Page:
The place of origin, age and roast level determine how different types of coffee beans are going to taste in flavour. Cupping or coffee tasting is an international method of getting closer to the profile of any particular coffee. The tried and tested formula for cupping will reassure you that you’re understanding the properties of your cuppa in the intended fashion.
The first primary step is to choose your beans. While the choice is entirely up to you, a high-quality option will deliver the best. Once you’ve tasted from a spectrum of coffee varieties, you’ll be able to tell the familiar from the unfamiliar and vice-versa.
Next, you need to measure the appropriate amount of beans for your coffee grounds. The correct ratio is 1.63 grams of whole-beans to every ounce of water. Grind the coffee coarsely and once you’re done, sniff the ground mixture. Smell enough to notice cocoa notes or a spicy aroma.
Place the coarsely ground beans in a bowl or large mug and add near-boiling water to it in proportionally. Allow the mixture to sit for close to four minutes.
A thick layer or crust of the coffee will float atop. After the designated time lapses, break the crust gently and watch your coffee. The water alters the composition of the coffee. Look out for the changes and new characteristics of the beverage. You can now, scoop out the layer on the top, gently with a spoon.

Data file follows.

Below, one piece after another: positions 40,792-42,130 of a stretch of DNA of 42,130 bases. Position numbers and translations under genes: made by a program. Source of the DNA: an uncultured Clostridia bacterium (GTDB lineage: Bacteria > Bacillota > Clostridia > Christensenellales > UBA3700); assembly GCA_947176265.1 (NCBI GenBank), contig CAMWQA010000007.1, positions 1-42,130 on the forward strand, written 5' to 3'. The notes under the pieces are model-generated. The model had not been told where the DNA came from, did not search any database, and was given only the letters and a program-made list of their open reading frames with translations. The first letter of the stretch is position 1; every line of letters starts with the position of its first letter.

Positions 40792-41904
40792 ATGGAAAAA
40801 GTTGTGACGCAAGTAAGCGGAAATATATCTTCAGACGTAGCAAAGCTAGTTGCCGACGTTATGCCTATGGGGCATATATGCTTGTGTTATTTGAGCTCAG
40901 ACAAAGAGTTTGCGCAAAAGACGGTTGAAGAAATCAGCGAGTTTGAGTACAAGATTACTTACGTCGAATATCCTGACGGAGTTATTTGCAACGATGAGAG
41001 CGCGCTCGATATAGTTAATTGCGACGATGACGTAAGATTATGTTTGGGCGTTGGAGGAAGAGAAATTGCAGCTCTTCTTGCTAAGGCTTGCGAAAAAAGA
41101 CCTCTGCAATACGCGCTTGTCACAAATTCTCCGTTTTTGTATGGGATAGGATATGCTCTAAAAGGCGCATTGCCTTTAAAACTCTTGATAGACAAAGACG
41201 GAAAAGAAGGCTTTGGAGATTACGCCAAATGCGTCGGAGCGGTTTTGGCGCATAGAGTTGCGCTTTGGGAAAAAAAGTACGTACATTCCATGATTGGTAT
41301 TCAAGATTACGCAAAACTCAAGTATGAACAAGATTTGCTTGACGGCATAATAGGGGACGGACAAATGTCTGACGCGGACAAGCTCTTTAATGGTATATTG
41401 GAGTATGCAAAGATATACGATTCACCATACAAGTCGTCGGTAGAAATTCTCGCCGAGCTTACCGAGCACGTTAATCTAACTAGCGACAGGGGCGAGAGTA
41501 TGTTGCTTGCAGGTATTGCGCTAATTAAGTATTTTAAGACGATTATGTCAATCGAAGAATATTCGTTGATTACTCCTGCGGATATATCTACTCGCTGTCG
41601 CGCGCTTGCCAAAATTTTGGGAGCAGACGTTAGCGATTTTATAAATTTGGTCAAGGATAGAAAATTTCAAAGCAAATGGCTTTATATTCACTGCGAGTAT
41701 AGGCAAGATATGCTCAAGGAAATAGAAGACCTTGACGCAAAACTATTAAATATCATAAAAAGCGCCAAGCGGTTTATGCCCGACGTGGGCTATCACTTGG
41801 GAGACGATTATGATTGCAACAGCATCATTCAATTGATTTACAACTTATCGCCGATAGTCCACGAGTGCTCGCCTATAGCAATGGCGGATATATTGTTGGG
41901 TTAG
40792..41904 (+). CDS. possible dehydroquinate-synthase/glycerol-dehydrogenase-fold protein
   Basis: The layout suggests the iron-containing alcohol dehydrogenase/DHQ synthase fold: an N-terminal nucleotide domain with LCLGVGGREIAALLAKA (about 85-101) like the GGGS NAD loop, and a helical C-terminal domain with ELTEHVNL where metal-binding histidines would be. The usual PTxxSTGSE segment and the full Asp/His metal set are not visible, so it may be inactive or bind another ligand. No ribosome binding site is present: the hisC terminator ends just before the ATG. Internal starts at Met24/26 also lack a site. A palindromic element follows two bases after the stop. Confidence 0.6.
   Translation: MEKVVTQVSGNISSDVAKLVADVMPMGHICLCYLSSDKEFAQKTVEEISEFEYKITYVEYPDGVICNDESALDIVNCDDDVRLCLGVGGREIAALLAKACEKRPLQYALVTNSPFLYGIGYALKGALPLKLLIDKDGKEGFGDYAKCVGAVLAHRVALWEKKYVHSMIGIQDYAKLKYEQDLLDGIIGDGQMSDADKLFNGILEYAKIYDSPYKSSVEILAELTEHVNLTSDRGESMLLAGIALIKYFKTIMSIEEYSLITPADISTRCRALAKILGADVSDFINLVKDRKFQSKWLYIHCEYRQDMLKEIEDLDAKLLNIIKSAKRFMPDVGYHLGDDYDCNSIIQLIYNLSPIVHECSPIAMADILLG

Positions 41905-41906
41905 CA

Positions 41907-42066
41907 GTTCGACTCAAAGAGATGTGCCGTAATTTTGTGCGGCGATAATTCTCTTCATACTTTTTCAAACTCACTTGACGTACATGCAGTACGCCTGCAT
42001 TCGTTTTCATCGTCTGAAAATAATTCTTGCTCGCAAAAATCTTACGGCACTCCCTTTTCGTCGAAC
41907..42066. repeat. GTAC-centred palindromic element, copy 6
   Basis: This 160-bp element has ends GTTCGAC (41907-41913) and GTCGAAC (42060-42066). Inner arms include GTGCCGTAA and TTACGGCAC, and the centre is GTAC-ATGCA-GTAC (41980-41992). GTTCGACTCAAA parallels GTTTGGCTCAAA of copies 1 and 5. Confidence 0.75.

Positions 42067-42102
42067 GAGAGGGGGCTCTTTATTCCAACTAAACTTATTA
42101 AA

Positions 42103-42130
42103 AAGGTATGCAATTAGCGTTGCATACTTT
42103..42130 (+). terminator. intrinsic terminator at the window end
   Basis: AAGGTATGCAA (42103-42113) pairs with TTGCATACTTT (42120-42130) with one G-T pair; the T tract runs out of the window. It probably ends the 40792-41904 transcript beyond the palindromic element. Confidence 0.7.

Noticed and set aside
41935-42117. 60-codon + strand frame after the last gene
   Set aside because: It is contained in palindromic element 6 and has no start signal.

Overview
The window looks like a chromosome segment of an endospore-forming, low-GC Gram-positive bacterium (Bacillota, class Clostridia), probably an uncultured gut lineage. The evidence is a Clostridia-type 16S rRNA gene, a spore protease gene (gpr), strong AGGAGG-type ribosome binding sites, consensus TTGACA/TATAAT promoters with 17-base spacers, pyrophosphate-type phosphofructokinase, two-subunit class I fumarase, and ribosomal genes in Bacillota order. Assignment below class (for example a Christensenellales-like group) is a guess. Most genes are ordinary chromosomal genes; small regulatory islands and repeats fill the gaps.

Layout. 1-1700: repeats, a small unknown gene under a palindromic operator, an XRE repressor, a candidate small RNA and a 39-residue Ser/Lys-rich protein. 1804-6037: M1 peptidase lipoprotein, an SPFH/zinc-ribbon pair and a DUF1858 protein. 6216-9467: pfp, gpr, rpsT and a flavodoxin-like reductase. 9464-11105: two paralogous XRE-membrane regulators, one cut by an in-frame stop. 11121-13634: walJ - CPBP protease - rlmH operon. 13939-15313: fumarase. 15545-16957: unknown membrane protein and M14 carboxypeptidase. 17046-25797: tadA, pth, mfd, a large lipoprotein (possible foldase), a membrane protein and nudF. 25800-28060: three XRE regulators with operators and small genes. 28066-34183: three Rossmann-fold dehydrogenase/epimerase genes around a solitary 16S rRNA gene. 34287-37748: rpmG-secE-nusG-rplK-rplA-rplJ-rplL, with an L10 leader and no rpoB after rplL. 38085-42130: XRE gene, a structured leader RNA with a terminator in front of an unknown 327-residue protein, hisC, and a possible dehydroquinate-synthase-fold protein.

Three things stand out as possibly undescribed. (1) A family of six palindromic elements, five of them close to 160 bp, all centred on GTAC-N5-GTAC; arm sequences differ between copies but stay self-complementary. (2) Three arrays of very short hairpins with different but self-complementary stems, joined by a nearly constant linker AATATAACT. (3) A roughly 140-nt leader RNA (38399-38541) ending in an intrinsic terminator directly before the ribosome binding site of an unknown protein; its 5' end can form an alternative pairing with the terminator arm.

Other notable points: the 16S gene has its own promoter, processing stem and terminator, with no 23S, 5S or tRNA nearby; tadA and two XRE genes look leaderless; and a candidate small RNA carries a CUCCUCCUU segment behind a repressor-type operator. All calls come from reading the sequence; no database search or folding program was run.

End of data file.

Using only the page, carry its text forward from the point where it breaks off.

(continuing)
If you’re going to press your coffee or filter it by any other means, you need to choose your method rightly. Most presses will leave behind a murky grit while paper filters can deprive the coffee of its qualities.
With the grounds out of the cup, notice the physical qualities of the coffee - check on the colour, specifically. Is the colour lighter or is the coffee look clear or is it a stronger black?
To be able to understand the flavour and qualities of the beverage, you need to slurp because that’s the best-recommended way to achieve taste. Make sure, the liquid covers the floor and roof your mouth to optimise the experience of tasting it. Understand where in your mouth do you get a hint of its taste, does the body of the liquid seem heavy or light? Do you taste acidic, sweet, spicy or earthy overtones? You could take notes, as you taste the coffee. Professional coppers would use a grading scale to rate the characteristics of the coffee. It is a great way to keep notes of what you liked in the coffee, why did you like it and how does it compare to some of the other coffees you’ve tasted.
Isn’t tasting different varieties of a beverage plain fun? Each time you can try a different variant, a humble or OTT version. Its unique characteristics will surprise you and often you’d have to try one again to get to know it better. The more you enjoy the experience, the more you’ll be able to appreciate the beverage and elevate your experience the next time around. Let’s try practising being a cupper, shall we?